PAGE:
C’mon now, don’t act all surprised. This one followed the picture perfect path to shipping: announcement, hands-on, a stop by the FCC’s database and now, a formal portal in Creative’s webstore. If the Galaxy Tab, eLocity A7, G Tablet and Advent Vega haven’t exactly tickled your fancy, there’s hardly a chance the 7-inch ZiiO will have what it takes. That said, it’s now up for grabs at $249.99, with that sum getting you 8GB of storage ($20 more doubles it to 16GB), an 800×400 resolution display, Android 2.1, a ZiiLABS ZMS-08 HD processor, 802.11b/g WiFi, Bluetooth 2.1+EDR and a front-facing VGA camera. Unfortunately, this thing has a zero percent chance of revolutionizing your life in the way that the ZiiEagle already has, but perhaps it’ll bring you joy in some smaller, less meaningful way. Trackback: Creative via Engadget

Fortumo, mobile payments provider in Europe, Asia and US has revamped it’s in-app payments library for Android, now supporting offline payments. Unlike all other major in-app payments solutions for Android (as well as Apple’s App Store) that require the user to have an active data connection while making a purchase, Fortumo’s solution can also be used when there is no data access. Fortumo pulls this off by relying on carrier billing and falling back to SMS text messaging when there is no data connection. Application sends a text message to a short code. Payment is verified when the application gets back a confirmation text message. Users initiate a payment with a single click, without leaving the application. Fortumo’s in-app payments is powering Rovio’s Angry Birds “Bad Piggy Bank”, which was announced last week, letting users either remove the ad on the free version of the game or buy the Mighty Eagle update. The same in-app payments library that Angry Birds is using is now available for all Android develpers for free. Developers can download the library and integrate it with their app at http://fortumo.com/in-app-payments . Fortumo has billing coverage in 50 countries and about 200 mobile operators. There are no startup fees, monthly fees or minimum volume commitments, making it suitable for small and large developers alike. Fortumo Ltd, founded in 2007 with offices in Europe (Tartu, Estonia) and US (Sunnyvale, California) has gained over 49 000 registered service providers who have created over 156 000 mobile payments services since 2007.  Fortumo is available at http://fortumo.com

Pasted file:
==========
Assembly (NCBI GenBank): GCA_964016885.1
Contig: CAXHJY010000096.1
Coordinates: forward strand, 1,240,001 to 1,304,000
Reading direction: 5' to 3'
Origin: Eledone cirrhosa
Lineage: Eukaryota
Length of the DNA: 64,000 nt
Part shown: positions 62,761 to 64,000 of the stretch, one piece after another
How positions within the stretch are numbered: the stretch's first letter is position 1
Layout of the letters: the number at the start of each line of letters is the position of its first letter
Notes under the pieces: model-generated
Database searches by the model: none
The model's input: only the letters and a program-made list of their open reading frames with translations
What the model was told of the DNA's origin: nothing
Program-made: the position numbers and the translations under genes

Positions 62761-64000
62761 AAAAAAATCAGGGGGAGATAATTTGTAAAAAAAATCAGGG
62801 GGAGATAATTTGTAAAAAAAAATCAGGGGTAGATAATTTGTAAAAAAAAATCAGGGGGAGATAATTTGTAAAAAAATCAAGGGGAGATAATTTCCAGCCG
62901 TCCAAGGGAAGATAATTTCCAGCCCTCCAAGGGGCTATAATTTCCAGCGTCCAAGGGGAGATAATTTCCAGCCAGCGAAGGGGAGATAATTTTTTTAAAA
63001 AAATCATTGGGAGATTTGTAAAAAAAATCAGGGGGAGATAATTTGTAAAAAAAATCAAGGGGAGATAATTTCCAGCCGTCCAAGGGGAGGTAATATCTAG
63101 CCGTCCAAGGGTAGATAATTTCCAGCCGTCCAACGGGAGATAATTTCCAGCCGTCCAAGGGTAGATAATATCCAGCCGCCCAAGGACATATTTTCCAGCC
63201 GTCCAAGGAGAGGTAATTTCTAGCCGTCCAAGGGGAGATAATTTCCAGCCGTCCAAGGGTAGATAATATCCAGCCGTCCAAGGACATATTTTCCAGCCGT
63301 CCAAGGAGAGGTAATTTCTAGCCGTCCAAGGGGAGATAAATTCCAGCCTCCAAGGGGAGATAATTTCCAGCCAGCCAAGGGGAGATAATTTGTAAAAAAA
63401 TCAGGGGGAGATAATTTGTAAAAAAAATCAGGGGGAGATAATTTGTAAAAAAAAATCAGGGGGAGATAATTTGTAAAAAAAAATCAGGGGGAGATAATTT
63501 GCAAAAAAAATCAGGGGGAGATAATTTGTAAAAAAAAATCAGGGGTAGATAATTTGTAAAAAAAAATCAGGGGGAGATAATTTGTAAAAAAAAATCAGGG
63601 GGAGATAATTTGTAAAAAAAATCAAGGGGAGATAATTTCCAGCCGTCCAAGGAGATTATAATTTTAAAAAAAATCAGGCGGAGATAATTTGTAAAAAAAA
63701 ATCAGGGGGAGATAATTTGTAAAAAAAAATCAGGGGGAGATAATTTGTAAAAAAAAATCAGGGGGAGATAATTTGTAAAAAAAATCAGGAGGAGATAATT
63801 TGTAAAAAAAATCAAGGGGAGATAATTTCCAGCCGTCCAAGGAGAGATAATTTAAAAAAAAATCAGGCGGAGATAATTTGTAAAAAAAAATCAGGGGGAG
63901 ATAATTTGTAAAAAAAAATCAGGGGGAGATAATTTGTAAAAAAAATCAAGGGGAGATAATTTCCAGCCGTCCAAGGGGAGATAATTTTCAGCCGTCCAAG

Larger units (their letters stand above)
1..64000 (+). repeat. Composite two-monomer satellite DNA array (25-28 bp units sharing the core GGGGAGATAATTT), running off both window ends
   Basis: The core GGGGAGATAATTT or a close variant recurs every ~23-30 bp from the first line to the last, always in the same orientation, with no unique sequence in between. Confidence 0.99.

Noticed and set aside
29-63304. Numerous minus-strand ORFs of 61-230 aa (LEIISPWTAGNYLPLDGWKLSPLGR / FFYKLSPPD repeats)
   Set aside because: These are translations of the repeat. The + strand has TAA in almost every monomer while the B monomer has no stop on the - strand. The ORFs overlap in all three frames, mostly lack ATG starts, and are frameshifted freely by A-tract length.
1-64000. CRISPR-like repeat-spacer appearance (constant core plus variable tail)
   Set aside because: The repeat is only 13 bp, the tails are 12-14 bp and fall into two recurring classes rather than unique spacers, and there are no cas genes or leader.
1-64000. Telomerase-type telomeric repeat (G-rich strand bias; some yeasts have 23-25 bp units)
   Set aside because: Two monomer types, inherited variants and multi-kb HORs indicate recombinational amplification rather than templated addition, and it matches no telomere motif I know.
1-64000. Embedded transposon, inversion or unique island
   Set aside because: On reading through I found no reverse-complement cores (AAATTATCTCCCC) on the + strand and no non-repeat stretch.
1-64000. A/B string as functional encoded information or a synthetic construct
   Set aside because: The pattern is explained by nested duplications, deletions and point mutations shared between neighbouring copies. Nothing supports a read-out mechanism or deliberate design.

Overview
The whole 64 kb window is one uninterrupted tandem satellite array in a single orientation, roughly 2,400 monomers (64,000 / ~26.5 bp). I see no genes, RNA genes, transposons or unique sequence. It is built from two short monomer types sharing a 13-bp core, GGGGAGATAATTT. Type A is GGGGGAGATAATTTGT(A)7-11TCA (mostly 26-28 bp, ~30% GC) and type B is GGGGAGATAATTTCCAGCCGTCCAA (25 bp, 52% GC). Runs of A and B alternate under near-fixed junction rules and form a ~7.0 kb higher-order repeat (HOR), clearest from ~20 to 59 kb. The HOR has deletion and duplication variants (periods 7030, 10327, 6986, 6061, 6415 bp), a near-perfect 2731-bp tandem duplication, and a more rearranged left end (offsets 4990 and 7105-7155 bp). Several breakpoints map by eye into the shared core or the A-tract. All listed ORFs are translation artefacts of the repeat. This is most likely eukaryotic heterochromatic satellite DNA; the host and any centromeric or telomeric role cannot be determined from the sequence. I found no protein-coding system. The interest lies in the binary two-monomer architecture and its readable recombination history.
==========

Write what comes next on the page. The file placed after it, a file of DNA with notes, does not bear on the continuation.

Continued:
I was browsing Costco for christmas gifts the other day, and I happened upon the Pandigital eReader. Backed by Android, this device sets itself apart from most other tablets by calling itself an eReader, and looking slightly more like a 4:3 screen instead of a 16:9. The screen is responsive, most of the time, but it’s fairly slow to load programs. It comes with the Kobo book store and that in itself worked very well. Reading books on it based on its size and weight would actually probably be quite nice, and of course it has the ability to play music, browse the web, and watch videos too. For the price, I’m sure you’ll be happy with this basic tablet, but keep in mind this is the black color lcd version, not the epaper version, meaning it has 128mb of memory onboard.